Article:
Universities hope for a rebound as borders fully reopen after two and a half years
New Zealand is ready to bounce back as an international study destination, Universities New Zealand has said.
As the country reopened to international students on 1 August, the vice-chancellors’ group said that relief for the hard-hit sector had been “a long time coming”.
Jan Thomas, chair of the group, said that many students who had been studying remotely were eager to return in person, and that Universities New Zealand was working with Immigration New Zealand to process visa applications.
She said New Zealand’s universities were ranked in the top 3 per cent in the world and the country was perceived as “friendly, inclusive and safe”.
“We are seeing steady numbers of new enrolments for the end of 2022 and early 2023 and expect these to increase as the year progresses,” she said.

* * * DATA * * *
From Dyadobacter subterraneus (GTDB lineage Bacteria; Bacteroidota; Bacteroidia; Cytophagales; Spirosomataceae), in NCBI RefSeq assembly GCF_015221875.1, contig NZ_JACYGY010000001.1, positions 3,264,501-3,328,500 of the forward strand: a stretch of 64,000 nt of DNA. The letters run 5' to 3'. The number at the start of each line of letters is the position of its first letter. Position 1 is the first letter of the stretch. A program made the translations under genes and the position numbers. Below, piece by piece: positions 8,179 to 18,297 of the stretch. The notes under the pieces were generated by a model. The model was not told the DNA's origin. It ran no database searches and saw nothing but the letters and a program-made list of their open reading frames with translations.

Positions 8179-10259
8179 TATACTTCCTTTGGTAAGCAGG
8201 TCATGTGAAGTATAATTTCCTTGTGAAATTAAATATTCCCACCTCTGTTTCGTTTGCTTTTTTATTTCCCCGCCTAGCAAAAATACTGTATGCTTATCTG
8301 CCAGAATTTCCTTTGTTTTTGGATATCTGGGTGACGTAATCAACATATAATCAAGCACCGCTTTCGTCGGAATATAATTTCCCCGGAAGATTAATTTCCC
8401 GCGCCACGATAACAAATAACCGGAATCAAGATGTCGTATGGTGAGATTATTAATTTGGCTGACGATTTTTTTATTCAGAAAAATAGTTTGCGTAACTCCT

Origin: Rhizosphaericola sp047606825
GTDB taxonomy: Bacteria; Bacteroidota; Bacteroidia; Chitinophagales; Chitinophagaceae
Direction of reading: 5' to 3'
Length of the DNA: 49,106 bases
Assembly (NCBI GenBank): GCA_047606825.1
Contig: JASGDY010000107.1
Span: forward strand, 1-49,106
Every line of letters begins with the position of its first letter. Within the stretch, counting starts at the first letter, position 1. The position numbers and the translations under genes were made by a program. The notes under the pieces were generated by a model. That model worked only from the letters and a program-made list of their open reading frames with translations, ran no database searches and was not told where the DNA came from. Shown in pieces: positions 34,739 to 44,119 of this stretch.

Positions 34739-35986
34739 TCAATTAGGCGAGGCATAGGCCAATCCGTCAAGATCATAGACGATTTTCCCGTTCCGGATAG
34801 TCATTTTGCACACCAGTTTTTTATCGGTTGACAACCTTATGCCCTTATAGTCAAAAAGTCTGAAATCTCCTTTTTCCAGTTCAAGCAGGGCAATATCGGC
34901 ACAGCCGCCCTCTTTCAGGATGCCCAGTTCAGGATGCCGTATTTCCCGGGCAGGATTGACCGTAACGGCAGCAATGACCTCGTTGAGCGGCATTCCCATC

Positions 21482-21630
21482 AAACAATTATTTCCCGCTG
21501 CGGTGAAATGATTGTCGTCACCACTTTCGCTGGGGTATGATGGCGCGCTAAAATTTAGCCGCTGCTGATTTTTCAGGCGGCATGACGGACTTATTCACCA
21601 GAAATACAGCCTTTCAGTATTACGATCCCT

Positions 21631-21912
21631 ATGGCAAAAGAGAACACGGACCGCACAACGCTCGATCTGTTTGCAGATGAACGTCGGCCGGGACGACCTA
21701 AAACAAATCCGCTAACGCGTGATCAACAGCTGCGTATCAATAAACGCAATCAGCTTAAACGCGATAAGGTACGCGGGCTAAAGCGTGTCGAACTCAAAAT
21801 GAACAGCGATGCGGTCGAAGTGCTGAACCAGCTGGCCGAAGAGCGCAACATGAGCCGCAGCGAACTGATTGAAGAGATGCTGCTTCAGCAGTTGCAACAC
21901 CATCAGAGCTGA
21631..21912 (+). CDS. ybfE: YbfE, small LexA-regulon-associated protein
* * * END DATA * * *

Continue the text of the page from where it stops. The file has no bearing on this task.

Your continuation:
Thomas said that beyond student access, there was a “whole other strand” of international collaboration that would be facilitated by the lifting of borders.
She pointed to the re-signing of a memorandum of understanding between New Zealand’s eight universities and Peking University on 28 July. The signing, attended in person by New Zealand’s education minister Chris Hipkins, marked 15 years of the partnership.
Maintaining that link and similar connections between researchers and overseas partners “has not been easy”, Thomas said. “Now we look forward to them resuming—and growing—in ways not permitted by emails and Zoom meetings alone.”
Grant McPherson, chief executive of the government agency Education New Zealand, said in a statement that “rebuilding the sector will not be quick or easy or without new challenges”. He said the sector had lost “good people” during the pandemic.
New Zealand still requires incoming travellers to provide proof of Covid-19 vaccination.